Los pecados de los padres en el Asia oriental

NUEVA YORK – Una forma de considerar las tensiones militares en aumento sobre unas pocas islas diminutas del mar de la China oriental es la de ver en los acontecimientos recientes un caso claro de política de poder. China va en ascenso, el Japón está económicamente estancado y la península de Corea sigue dividida. Es natural que China intente reafirmar su dominio histórico sobre esa región y también lo es que el Japón sienta nerviosismo ante la perspectiva de llegar a ser como un Estado vasallo (los coreanos están más acostumbrados a ese papel respecto de China).

La de estar sometido al poder americano, como lo ha estado el Japón desde 1945, fue la consecuencia inevitable de una guerra catastrófica. Para la mayoría de los japoneses eso no es un problema, pero el sometimiento a China sería intolerable.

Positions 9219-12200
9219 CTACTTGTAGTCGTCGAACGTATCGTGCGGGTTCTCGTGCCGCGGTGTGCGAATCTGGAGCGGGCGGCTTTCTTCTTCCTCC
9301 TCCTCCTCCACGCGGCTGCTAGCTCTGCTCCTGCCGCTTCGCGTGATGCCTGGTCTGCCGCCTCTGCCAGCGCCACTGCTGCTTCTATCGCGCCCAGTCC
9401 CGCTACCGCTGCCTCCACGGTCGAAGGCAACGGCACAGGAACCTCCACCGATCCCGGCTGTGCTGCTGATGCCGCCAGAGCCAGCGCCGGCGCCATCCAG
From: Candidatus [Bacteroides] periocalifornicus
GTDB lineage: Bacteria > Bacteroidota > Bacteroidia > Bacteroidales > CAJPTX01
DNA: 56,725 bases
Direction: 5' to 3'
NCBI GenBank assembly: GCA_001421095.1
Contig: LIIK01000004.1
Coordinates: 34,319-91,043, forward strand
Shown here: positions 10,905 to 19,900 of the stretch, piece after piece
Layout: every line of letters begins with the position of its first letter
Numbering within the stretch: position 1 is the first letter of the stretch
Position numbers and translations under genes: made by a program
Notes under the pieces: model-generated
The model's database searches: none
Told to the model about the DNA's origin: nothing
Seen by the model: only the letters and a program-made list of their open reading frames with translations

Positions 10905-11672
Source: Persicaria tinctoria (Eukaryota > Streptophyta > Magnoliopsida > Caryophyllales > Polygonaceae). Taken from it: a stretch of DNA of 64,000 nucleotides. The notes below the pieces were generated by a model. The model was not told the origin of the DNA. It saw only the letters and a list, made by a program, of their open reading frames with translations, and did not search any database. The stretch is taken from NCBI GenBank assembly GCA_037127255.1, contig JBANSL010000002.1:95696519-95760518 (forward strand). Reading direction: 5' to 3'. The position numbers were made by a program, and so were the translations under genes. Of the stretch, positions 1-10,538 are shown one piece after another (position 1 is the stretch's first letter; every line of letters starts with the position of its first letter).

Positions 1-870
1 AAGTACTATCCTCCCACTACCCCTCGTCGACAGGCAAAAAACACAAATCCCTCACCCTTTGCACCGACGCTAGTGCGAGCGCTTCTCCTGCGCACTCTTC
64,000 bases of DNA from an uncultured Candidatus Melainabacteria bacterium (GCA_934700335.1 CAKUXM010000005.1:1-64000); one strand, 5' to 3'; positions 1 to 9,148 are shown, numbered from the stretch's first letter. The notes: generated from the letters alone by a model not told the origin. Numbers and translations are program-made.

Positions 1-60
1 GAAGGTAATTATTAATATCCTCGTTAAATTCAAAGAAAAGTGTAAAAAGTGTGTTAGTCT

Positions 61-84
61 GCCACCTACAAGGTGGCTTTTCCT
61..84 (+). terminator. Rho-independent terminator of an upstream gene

Y, sin embargo, como la política en el Asia oriental sigue siendo en gran medida dinástica, una explicación biográfica podría ser igualmente útil. Shinzo Abe, el Primer Ministro del Japón, es nieto de Nobusuke Kishi, en tiempos máximo burócrata industrial del Japón de la época de la guerra. Kishi, encarcelado por los americanos como criminal de guerra en 1945, fue liberado sin juicio al comienzo de la Guerra Fría y en 1957 fue elegido Primer Ministro, de tendencia conservadora.

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